We argue that healthcare personnel should respect the accepted ethical standard of a non-judgmental approach towards their patients for all essential healthcare, with no exceptions. Consequently, we propose that healthcare providers be prohibited from a blanket right to refuse to perform or refer for abortion or dispense contraception for personal or religious reasons. Our recommended prohibition is specific to abortion and contraception because these two medical services are both essential and common, but are overwhelmingly the ones that objectors refuse to deliver.

Further, we propose the following specific remedies to reduce and eventually eliminate CO in reproductive healthcare. Everyone aspiring to enter health professions that involve reproductive healthcare should be required to declare that they will not allow their personal beliefs to interfere with their management of patients to the point of discrimination.  Medical students entering the Ob/Gynspecialty should be informed about the full scope of the specialty, including treating women with unwanted pregnancies. Students should be rejected if they do not wish to learn and prescribe contraception or perform abortions for CO reasons. All Ob/Gyns should be required to dispense birth control and perform abortions as part of their practice (unless there is a legitimate medical or professional reason not to). General practitioners should be expected to dispense contraception if requested, and perform abortions if they have the skills and capacity, or else refer appropriately. Pharmacists should be compelled to dispense all lawfully prescribed drugs without exceptions. Institutional CO should be completely prohibited for health systems and businesses that serve the general public.

Monitoring and enforcement measures should be put into place to ensure that prohibitions on CO are followed. After all, CO is a form of resistance to rules or laws, so those who exercise CO must be prepared to accept punishment for their disobedience,  just as in any other profession. Doctors should be sanctioned when they violate laws or codes of ethics that prohibit CO. Disciplinary measures could include a review process, an official reprimand and order to correct, and could escalate to loss of medical license, dismissal, or even criminal charges. In addition, any costs involved in the exercise of CO should be borne by the health professional or institution, who must be held liable for any health risks and negative consequences of their refusal. Patients should be legally entitled to sue and to claim compensation for any physical or mental harm, and for additional costs resulting from the refusal to treat.

Over time, such measures should result in a reduction in the number of anti-choice healthcare workers in the field of reproductive healthcare who refuse to deliver patient-centered care. Those who decide to remain and provide abortions and contraception could adopt an attitude of ‘‘professional distance’’ in order to separate their personal beliefs from their work duties. They could derive satisfaction from obeying laws and codes of ethics, respecting patient needs and autonomy, keeping their jobs or licenses, and furthering workplace harmony (McLeod, 2008) Outside their work lives, they are free to express their beliefs in many other ways.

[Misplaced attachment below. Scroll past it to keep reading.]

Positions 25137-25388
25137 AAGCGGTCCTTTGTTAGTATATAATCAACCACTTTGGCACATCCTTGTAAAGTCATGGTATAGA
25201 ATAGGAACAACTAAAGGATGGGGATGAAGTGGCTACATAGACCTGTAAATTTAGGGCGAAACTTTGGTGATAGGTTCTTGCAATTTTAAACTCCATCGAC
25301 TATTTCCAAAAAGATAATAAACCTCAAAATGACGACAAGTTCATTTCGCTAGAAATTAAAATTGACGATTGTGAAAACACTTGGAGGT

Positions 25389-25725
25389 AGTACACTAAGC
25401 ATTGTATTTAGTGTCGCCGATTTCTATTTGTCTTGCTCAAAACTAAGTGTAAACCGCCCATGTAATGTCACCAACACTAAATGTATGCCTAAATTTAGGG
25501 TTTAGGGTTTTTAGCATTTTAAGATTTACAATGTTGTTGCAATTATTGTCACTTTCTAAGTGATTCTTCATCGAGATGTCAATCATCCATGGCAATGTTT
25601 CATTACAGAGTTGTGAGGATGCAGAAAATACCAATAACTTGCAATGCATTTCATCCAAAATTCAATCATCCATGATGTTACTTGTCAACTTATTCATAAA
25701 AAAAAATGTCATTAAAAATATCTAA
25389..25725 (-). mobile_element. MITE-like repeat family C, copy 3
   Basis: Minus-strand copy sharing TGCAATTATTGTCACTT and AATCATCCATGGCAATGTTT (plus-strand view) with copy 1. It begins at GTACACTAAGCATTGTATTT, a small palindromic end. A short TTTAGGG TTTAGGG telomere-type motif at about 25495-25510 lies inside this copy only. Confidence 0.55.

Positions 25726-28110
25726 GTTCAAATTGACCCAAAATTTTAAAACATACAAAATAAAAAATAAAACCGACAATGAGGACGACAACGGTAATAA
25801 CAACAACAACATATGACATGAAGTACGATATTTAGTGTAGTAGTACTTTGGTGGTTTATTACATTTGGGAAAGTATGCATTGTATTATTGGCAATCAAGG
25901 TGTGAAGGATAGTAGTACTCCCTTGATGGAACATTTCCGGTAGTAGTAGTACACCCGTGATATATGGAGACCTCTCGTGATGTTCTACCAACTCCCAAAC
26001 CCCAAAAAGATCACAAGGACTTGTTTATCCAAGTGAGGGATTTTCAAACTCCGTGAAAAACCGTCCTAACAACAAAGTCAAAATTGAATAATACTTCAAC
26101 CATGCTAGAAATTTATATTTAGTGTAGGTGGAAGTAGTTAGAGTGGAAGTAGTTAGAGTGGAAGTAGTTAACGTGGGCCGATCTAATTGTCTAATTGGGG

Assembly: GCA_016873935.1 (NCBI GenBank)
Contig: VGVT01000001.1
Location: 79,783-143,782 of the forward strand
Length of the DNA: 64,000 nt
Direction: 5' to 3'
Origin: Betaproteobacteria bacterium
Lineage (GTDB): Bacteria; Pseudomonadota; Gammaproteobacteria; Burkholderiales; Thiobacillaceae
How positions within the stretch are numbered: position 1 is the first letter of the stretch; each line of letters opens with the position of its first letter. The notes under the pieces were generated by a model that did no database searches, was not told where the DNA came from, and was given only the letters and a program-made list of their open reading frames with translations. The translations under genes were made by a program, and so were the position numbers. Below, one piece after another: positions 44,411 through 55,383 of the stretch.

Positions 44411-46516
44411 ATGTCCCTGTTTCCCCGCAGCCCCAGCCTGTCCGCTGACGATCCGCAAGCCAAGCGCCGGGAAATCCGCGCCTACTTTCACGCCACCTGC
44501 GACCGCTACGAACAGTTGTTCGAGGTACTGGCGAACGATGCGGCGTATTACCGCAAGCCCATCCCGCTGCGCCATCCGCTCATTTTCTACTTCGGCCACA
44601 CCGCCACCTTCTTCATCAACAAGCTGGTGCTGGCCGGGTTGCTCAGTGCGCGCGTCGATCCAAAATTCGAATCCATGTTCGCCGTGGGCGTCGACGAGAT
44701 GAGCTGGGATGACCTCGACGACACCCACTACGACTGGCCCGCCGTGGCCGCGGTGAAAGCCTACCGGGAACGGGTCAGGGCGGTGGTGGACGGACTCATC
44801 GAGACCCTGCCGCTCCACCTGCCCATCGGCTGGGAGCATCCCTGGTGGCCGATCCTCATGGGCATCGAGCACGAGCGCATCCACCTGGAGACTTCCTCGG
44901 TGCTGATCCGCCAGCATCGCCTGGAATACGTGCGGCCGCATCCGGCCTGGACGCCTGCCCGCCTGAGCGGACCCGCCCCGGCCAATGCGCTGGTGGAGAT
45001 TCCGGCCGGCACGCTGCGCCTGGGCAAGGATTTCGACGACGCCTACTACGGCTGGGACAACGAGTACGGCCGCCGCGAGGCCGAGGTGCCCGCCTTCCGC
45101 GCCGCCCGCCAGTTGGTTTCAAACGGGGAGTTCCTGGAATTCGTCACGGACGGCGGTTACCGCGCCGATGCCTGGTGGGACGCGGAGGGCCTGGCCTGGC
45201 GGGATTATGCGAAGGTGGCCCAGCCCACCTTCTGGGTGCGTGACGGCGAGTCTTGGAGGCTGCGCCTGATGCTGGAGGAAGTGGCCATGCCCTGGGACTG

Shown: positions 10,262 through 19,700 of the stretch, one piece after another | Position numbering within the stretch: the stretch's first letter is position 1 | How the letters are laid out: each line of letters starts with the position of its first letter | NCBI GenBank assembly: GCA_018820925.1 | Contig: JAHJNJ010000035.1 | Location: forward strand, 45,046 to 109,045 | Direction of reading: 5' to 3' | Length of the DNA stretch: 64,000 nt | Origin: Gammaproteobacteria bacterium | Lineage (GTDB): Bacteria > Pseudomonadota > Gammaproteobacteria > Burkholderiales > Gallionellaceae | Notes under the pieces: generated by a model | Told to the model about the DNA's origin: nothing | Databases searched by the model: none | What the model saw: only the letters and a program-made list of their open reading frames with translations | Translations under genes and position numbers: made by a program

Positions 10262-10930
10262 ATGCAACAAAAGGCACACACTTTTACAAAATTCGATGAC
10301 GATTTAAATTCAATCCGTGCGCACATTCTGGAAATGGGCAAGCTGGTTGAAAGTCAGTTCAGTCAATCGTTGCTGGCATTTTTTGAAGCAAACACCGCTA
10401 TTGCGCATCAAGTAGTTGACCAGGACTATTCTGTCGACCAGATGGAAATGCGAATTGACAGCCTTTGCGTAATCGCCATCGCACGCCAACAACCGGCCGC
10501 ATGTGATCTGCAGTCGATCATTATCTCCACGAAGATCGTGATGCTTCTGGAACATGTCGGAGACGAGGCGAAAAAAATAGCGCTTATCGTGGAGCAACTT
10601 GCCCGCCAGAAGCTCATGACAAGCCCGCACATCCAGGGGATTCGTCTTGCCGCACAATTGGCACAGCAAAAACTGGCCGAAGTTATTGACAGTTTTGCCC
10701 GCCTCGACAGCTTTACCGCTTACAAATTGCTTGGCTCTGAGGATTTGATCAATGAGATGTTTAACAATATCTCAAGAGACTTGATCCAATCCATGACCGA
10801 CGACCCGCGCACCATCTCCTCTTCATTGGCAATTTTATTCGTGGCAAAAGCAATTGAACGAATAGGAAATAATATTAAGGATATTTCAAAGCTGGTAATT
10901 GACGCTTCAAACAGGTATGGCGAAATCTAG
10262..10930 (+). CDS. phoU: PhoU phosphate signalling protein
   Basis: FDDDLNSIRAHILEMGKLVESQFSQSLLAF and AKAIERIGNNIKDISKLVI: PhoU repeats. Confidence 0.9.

Implementing such measures may seem like a daunting task given the ongoing stigma against abortion and the strength of the anti-choice movement. But with political will, much could be done at local, national, and international levels to ensure that contraception and abortion services are widely available and accessible to all who need them. For example, governments could regulate public health systems to guarantee abortion provision, and provide financial aid to hospitals to recruit abortion providers. Other needed measures include compulsory training in contraception provision and abortion techniques at medical schools, security measures to protect doctors and patients such as clinic buffer zones, full funding of contraception and abortion through government health insurance,  public education to reduce abortion stigma, and other initiatives. The Council of Europe has already recommended that States should ‘‘guarantee women’s effective exercise of their right of access to a safe and legal abortion;. . .lift restrictions which hinder. . .access to safe abortion, and. . .offer suitable financial cover.’’ (Council of Europe Parliamentary Assembly, 2008b)

Source: Fiala C, Arthur JH. ‘‘Dishonourable disobedience’’ — Why refusal to treat in reproductive healthcare is not conscientious objection. Woman – Psychosom Gynaecol Obstet (2014), http://dx.doi.org/10.1016/j.woman.2014.03.001

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Institutional CO and violation of pro-choice right to conscience